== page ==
True News 4 U — Health News — 03/04/2020
Updated: Sep 30
Take Action to Protect Vaccine Choice in Your State
Arizona: HB 2050 would in effect eliminate the requirement that parents provide proof of vaccination unless there is an outbreak of a disease that a vaccine is recommended for. The bill states that “a school may not require a pupil to receive the recommended immunizations or refuse to admit or otherwise penalize a pupil because that pupil has not received the recommended immunizations.”
Colorado: SB 163 would restrict the religious and personal belief exemptions to vaccination.
Connecticut: HB 5044 would eliminate the religious belief exemption to vaccination for schools in the state.
Florida: SB 64 would eliminate the religious belief exemption to vaccination and restrict the medical exemption.
Hawaii: HB 1182 would add a conscientious belief exemption to vaccines required for school.
Iowa: HF 206 would eliminate the religious belief exemption to vaccines required for school.
Illinois: HB 4870 would mandate the HPV vaccine for some school students; SB 3668 removes the religious belief exemption, restricts the medical exemption, and allows minors to consent to vaccination.
Maine: there is a vote coming up on March 3; voters will be asked whether they want to reject a law that removes philosophical and religious exemptions to vaccines.
Massachusetts: The Massachusetts legislature is considering a set of bills that would eliminate important exemptions to vaccinations (H3999/HD4284), mandate the HPV vaccine (S1264), and put the government in charge of medical exemptions (H4096/S2359).
Minnesota: The Minnesota legislature is considering a bill, SF 1520, that would eliminate the conscientious belief exemption to vaccination.
Missouri: HB 2380 would enact a conscientious belief exemption to vaccine requirements for public schools in Missouri and would remove private, parochial and parish schools from the current state laws governing vaccine requirements in Missouri.
Mississippi: HB 1060 would add a religious belief exemption to schools and daycare facilities in the state.
New Jersey: The New Jersey legislature is considering a set of bills, A1603, S903, and A969/S902 that mandate the HPV vaccine for certain school children and restrict or eliminate the religious belief exemption, respectively.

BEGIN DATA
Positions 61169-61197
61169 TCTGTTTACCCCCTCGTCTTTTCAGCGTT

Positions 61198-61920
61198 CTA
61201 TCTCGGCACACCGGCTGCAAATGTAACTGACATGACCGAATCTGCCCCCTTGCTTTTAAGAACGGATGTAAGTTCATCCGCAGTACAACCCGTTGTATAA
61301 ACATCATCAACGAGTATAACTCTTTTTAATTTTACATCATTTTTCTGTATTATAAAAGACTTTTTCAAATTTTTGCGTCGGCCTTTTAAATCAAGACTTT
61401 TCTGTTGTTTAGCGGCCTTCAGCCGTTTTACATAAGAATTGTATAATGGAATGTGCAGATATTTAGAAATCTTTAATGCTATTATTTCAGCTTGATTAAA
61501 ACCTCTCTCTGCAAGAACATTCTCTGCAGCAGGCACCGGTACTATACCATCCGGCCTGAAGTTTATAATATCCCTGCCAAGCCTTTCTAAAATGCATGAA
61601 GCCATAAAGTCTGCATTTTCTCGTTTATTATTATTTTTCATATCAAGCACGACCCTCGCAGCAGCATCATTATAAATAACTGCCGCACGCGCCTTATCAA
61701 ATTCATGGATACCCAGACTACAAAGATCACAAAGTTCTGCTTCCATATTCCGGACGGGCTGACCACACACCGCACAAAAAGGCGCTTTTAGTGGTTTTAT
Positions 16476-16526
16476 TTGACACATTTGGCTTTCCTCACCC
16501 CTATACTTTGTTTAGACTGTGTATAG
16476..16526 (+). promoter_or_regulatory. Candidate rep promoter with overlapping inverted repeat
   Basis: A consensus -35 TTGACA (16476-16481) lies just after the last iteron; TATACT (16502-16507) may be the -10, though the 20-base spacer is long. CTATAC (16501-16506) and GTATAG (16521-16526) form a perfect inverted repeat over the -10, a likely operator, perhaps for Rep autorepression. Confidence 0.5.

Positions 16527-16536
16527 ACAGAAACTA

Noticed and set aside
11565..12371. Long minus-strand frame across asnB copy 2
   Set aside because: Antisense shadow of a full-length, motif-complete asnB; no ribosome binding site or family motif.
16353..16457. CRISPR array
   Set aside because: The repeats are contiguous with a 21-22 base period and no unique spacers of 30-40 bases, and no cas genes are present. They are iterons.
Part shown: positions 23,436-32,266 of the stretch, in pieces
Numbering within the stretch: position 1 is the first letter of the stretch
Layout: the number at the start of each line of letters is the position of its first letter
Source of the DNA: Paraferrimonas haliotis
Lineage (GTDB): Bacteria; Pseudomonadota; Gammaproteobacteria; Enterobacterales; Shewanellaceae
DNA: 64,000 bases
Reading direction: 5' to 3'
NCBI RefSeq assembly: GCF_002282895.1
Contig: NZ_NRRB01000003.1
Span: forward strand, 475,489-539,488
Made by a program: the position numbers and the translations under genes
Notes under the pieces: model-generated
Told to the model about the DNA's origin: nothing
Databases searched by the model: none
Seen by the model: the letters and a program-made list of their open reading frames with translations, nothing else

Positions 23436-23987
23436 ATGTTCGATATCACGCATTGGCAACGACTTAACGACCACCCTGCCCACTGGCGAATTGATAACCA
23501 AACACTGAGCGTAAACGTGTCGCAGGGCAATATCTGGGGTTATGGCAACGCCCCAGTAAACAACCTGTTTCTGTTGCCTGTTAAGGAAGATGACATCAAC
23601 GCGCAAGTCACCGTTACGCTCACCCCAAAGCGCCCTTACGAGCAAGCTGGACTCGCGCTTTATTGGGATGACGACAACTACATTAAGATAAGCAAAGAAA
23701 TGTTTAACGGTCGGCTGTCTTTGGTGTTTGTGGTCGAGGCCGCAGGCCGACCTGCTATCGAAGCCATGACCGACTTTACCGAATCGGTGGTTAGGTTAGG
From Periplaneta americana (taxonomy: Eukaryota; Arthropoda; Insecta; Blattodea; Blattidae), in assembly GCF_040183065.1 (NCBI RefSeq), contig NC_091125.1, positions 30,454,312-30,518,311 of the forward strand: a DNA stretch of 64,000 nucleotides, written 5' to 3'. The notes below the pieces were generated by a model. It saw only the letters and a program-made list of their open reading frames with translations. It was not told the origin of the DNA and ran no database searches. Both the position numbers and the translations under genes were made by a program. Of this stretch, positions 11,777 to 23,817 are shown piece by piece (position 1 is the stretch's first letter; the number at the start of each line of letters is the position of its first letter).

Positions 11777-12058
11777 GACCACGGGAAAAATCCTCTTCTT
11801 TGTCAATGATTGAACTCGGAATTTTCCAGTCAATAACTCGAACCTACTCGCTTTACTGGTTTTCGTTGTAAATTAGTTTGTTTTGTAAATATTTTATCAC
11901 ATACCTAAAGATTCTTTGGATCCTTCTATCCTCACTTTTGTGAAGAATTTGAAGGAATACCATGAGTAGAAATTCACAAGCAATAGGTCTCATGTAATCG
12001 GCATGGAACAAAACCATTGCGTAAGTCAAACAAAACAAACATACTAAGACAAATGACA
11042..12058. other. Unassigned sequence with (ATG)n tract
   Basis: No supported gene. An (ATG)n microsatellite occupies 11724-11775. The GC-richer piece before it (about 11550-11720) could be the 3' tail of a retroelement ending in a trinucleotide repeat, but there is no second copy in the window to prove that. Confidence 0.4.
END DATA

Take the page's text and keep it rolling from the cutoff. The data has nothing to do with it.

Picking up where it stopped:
New York: The legislature is still considering additional bills that further restrict freedom of choice: S298B/A2912A (mandates HPV vaccine); A099 (allows forced vaccination under some circumstances); A2316 (mandates flu vaccine for daycare); A973 (allows HPV and Hep B vaccine without parental consent); S2276 (mandates flu vaccine for school and daycare); and A7838 (requires medical exemptions to be approved by the state health department).
The legislature is also considering S477 and A8676/S7202, which strengthen and expand the medical exemption to vaccination and add a religious belief exemption for school children, respectively.
Pennsylvania: The Pennsylvania legislature is considering a set of bills (SB 626, SB 653, and HB 1771) that would restrict or eliminate the religious and philosophical exemptions to vaccination.
South Dakota: HB 1235 would eliminate all vaccine mandates for the State of South Dakota for public and non public schools, early childhood programs and post-secondary educational institutions.
Virginia: The Virginia legislature is considering a bill, HB 1090, that mandates the full ACIP recommended vaccine schedule for school in Virginia. That means the full recommended CDC schedule will be required for school children. Additionally, HB 1489 amends current state vaccine requirements to add HPV vaccines for boys.
Vermont: The legislature is considering a bill, H 238, that would eliminate the religious belief exemption to vaccination.
Washington: The Washington legislature is considering a bill, SB 5841, that would eliminate the personal belief and philosophical exemptions for all mandated vaccines.
West Virginia: SB 549, HB 4115, HB 4114, SB 220, and HB 2847 would protect patients and parents from being discriminated against or harassed by health care providers or health care facilities for delaying or declining a vaccine, remove private and parochial schools from state compulsory vaccine law, and add a religious and conscientious belief exemption to vaccination in the state.
Wisconsin: The legislature is considering a bill, A248/SB 262, that would eliminate the personal belief exemption to vaccination.
GETTY IMAGE / YEGOR ALEYEV / CONTRIBUTOR
Move over coronavirus, there’s a new virus sending shockwaves through the scientific community. Scientists recently discovered a new virus that has no recognizable genes, making it one of the weirdest viruses.
The mysterious virus is called the Yaravirus, and it was discovered in an artificial lake in Brazil. The researchers who found the Yaravirus named it after Iara or Yara, a beautiful mermaid-like figure from Brazilian mythology that would lure sailors to live underwater with her forever. Her name means the “lady of the lake” or “mother of waters.”
Scientists discover virus with no recognizable genes.
When they sequenced its genome, none of its genes matched any scientists had come across before.
Researchers gave details of the new yaravirus in the biology website bioRxiv.
“Here we report the discovery of Yaravirus, a new lineage of amoebal virus with a puzzling origin and phylogeny,” the scientific paper said. “More than 90% (68) of Yaravirus predicted genes have never been described before, representing ORFans.”
“Yaravirus expands our knowledge of the diversity of DNA viruses,” the researchers wrote. “The phylogenetic distance between Yaravirus and all other viruses highlights our still preliminary assessment of the genomic diversity of eukaryotic viruses, reinforcing the need for the isolation of new viruses of protists.”